Focaccia & Falafel

Post-Covid, Israel Celebrates Tourism

In the months just before the pandemic, nearly five million tourists touched down at Ben Gurion International Airport to experience Israel. Respectively, they came for archaeology, heritage, to hike Masada, pray at the Western Wall or float in the Dead Sea. They arrived from every corner of the world.
    My aliyah occurred more than 27 years ago, and I shamefacedly admit that I frequently take these holy visitors for granted. Few of them meander toward my dumpy town that lies nestled between two Arab villages, abutting the highway to the south of the country. We do not boast nightlife, cultural attractions or fine dining. We don’t even have a coffee shop. (In August someone tried to operate a shawarma stand out of a refurbished minivan and it lasted all of eleven days.)  
    However, when planes stopped coming due to the Covid scourge, I awakened to the delicate nature of the travel industry. I discovered that many of my clients were—or married to—tour guides. Incomes dried up overnight and a wealth of Israel-centric passion and knowledge abruptly lay fallow. Many of these people retrained to become on-line teachers, technical writers or to pursue other reputedly stable careers in a suddenly shaky universe. Consequently, many of us became sensitized to that precious commodity called Tourism and prayed for a return to the days of overflowing restaurants, bumper-to-bumper-taxi traffic and desert camel-rides.
    I tried to keep the aforementioned thoughts in mind over the recent holiday season when I could not get a table for two in any restaurant in the city. I wanted to take my visiting sister to a favorite eatery and was gobsmacked to learn that it had been fully booked through mid October before Rosh HaShanah even began. Apparently, phone reservations were just foolhardy. I parked my dented jalopy in the beautiful Mamilla Complex garage and meandered from restaurant to restaurant, attempting to negotiate the queues that formed along the elegant boulevard. Hopeless. With growling stomachs, Sis and I raced back to the car and tried to find parking at the refurbished First Station, the German Colony and even hotel bistros. By the time we realized that we could not compete with the well-heeled English speaking crowds, I aimed my headlights towards the lesser known joints in a simpler part of town.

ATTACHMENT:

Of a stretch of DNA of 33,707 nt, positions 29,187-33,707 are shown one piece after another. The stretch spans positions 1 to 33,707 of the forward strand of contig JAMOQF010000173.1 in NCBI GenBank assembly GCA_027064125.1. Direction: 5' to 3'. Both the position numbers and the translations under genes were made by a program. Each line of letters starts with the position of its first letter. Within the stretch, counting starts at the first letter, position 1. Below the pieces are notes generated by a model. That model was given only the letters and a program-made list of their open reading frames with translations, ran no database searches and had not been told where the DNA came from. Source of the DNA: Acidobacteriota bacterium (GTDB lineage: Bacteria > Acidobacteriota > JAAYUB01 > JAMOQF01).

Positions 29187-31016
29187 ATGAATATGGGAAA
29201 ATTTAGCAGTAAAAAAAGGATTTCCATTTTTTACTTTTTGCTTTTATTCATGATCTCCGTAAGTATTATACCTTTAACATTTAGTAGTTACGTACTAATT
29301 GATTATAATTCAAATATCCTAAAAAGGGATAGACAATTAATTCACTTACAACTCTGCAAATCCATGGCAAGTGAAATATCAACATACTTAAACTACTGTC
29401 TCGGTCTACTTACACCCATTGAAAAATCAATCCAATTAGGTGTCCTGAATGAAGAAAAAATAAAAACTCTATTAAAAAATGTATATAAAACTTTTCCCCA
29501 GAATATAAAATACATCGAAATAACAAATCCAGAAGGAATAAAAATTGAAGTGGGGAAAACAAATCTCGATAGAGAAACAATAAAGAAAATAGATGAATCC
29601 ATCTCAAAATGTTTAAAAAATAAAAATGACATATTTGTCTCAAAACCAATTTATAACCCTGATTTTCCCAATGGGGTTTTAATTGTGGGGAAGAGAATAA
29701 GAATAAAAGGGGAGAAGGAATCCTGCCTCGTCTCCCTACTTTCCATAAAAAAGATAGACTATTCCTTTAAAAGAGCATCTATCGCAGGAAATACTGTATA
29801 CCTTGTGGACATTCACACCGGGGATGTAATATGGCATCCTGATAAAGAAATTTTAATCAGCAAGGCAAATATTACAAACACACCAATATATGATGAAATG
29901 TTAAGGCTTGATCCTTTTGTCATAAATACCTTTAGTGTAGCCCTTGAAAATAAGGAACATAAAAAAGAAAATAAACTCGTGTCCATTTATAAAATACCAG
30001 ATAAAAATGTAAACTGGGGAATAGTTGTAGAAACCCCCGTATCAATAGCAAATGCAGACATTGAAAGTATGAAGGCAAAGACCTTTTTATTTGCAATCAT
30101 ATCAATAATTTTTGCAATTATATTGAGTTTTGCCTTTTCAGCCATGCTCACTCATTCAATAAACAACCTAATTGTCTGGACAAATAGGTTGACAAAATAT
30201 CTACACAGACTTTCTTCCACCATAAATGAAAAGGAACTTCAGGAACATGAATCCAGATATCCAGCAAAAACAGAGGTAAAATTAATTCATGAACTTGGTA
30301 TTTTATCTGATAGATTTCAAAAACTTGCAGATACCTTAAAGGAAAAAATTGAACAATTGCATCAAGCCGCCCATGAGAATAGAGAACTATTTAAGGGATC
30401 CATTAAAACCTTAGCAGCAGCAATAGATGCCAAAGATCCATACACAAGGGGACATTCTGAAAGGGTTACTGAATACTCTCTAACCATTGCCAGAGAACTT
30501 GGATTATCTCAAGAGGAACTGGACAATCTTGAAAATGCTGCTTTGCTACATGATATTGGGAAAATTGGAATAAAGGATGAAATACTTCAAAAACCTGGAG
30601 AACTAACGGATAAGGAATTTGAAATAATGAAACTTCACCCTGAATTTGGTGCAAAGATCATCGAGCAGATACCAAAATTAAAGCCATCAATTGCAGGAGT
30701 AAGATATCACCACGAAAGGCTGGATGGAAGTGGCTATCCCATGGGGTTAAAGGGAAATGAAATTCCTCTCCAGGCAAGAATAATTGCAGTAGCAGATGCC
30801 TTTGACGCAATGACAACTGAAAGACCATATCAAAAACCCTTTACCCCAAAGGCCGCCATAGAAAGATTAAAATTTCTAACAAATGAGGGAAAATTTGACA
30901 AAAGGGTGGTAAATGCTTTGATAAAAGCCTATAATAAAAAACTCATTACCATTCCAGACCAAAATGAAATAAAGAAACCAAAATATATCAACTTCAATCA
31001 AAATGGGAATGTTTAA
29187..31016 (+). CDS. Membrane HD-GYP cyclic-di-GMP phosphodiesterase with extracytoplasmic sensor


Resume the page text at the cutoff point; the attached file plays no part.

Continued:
With Hebrew-only menus, my corner of the world boasts more falafel and less focaccia and little awareness of the international maelstrom that plays out only a few kilometers away during tourist-season.
    And then, it was over. October ended and the children returned to school. The Sukkahs came down and most of us went back to work.  Tour guides – those special individuals who bring the Holy Land to life for millions upon millions of people – began preparing for the upcoming Hanukkah rush. The newer American immigrants ordered hard-to-come-by turkeys for Thanksgiving, holding on to an emotional vestige of the life they left behind.
    Joni Mitchell’s song, Big Yellow Taxi, includes an eerie line of prose which states, “You don’t know what you’ve got ‘til it’s gone.” When tourism does not directly impact our lives, it is easy to dismiss the impact of this mighty, economic engine. If visitors want to purchase Hebrew name-necklaces or demand ‘half-caff’ lattes that make post-army baristas chuckle, let them. Their absence did not make for a better Israel and we are blessed by the energy and drive that accompanies their curiosity and moxie.
    The gates are open and it is only right to say, “B’ruchim Habaim.” Welcome Home!

New York native Andrea Simantov has lived in Jerusalem since 1995. She writes for several publications, appears regularly on Israel National Radio and owns an image consulting firm for women.


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